Title: Spite: Hamilton's unproven theory
Authors: Foster, Kevin R. ×
Wenseleers, Tom
Ratnieks, Francis L.W. #
Issue Date: 2001
Publisher: Finnish Zoological and Botanical Pub. Board
Series Title: Annales Zoologici Fennici vol:38 issue:3-4 pages:229-238
Abstract: Thirty years ago Hamilton showed that spite, an action that harms a recipient at no direct benefit to the actor, could evolve if interactants were negatively related. Wilson later showed that spite could also evolve by indirect benefits to a third party. Since then, many selfish actions that are particularly harmful to the recipient have been called ‘spite’ but no convincing examples have been found. Here we discuss three examples of spite from the social insects: worker policing, sex allocation biasing by workers and green beard queen killing in the fire ant. All examples are Wilsonian spite and the last example is also Hamiltonian spite. Spite will be harder to identify in other animals because actions that seem mutually harmful may have delayed reproductive benefits. Spite may prove to be more common at the genetic level than the individual level because negative relatedness can more easily arise. Two possible examples, cytoplasmic incompatibility and maternal-effect lethal distorter genes, are discussed.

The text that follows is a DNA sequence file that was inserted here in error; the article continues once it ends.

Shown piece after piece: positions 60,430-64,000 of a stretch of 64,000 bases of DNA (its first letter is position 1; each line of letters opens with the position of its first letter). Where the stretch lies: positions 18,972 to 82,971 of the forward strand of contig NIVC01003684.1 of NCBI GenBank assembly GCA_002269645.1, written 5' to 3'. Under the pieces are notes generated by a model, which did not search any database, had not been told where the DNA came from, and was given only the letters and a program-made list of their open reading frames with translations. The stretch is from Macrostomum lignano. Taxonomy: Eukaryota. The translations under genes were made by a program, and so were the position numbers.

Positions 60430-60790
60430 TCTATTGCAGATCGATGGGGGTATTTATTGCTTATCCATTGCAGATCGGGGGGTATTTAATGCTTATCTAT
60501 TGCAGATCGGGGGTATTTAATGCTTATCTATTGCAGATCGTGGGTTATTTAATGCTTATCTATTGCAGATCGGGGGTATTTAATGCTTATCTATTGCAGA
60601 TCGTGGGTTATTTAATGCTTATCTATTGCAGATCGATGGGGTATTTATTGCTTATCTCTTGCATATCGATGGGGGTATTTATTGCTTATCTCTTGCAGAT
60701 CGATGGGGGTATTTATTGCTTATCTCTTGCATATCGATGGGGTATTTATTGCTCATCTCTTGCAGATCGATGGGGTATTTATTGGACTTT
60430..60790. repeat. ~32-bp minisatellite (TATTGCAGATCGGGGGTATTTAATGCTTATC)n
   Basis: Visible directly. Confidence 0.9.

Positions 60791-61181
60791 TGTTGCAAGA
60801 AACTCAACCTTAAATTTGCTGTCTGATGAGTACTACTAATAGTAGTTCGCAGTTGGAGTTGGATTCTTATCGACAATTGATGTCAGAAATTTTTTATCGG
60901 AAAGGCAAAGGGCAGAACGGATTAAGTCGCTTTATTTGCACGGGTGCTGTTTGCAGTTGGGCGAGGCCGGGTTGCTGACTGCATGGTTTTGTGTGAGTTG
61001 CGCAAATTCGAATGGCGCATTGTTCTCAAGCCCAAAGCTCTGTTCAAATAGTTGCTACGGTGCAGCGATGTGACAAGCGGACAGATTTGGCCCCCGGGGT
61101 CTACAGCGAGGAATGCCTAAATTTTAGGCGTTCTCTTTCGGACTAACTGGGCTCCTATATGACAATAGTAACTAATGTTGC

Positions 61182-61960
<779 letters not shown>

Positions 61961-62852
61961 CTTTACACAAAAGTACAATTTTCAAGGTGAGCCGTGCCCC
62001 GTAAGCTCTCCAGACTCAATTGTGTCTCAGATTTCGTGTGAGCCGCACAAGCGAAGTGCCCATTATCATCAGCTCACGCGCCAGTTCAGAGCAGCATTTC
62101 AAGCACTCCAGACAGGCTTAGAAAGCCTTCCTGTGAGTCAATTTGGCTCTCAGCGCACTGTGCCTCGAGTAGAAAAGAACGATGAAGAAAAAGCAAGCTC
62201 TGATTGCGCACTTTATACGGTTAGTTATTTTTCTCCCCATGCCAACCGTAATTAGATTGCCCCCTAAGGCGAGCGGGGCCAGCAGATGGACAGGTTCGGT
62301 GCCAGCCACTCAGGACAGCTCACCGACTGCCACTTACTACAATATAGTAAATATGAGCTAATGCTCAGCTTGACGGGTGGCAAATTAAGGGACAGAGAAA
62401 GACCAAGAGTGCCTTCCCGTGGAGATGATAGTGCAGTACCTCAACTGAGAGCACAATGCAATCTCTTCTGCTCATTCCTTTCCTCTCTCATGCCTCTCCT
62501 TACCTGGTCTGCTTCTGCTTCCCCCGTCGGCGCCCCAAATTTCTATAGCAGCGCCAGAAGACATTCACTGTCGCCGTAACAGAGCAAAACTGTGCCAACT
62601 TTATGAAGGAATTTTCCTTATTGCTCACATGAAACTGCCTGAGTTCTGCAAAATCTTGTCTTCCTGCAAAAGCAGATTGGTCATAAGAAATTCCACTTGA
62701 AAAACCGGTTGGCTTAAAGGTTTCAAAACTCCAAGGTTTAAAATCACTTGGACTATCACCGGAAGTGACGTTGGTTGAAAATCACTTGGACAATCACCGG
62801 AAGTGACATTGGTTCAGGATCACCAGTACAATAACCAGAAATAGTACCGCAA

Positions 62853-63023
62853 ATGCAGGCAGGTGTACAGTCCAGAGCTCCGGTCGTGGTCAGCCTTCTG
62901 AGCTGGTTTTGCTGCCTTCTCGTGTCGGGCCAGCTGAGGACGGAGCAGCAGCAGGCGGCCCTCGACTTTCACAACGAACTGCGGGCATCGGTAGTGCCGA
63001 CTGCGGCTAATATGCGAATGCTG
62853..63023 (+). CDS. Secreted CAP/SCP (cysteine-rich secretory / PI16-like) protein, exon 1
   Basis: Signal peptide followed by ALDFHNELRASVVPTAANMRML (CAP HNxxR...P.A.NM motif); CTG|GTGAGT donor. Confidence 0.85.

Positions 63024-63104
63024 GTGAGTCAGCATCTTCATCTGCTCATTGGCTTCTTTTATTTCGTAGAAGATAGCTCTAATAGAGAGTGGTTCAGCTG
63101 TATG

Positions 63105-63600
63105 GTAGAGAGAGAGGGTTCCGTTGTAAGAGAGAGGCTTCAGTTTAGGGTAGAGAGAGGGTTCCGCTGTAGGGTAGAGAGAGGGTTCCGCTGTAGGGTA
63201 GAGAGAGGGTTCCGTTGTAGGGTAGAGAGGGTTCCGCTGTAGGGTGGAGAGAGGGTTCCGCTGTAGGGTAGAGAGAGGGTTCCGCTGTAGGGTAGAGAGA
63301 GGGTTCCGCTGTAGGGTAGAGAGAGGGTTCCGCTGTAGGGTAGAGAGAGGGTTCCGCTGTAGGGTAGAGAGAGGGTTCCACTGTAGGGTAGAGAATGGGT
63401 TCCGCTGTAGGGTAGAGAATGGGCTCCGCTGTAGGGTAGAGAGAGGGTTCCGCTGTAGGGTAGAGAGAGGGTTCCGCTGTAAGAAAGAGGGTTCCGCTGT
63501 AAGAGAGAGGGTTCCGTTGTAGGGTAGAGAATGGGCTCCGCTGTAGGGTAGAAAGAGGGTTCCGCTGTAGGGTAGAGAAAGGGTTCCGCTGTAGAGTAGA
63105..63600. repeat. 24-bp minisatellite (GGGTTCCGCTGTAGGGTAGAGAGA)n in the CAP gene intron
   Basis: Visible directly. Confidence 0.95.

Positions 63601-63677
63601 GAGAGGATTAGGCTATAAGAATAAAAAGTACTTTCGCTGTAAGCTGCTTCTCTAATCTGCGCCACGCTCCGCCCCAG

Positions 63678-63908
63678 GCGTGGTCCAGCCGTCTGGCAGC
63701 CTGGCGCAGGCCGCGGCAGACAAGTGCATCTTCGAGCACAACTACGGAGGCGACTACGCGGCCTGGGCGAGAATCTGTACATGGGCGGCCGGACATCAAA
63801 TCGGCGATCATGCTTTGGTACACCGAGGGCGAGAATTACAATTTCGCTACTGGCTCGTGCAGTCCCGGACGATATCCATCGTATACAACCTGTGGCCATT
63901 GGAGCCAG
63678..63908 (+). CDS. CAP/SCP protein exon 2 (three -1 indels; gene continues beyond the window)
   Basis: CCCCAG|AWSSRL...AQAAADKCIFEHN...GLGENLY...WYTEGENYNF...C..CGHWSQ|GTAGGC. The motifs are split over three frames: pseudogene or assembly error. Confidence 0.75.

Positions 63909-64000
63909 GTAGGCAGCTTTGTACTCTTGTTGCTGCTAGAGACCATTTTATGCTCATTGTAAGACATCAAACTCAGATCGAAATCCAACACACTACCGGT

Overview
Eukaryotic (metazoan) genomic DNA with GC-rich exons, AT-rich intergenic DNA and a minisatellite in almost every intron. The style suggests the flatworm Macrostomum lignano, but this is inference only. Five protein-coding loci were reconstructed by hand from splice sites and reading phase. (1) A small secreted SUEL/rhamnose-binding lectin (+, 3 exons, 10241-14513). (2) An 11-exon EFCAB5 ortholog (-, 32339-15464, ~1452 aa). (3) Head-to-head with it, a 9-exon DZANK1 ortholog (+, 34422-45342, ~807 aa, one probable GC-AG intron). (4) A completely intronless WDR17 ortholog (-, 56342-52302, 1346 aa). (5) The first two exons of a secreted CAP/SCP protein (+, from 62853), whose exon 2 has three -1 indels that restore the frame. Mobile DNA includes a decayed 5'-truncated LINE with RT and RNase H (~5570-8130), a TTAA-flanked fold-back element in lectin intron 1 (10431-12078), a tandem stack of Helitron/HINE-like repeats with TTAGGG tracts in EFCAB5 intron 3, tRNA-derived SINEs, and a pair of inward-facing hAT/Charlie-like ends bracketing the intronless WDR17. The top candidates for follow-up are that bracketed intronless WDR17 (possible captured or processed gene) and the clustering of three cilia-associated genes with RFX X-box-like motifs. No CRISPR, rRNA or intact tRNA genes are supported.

ISSN: 0003-455X
Publication status: published
KU Leuven publication type: IT
Appears in Collections:Ecology, Evolution and Biodiversity Conservation Section
× corresponding author
# (joint) last author

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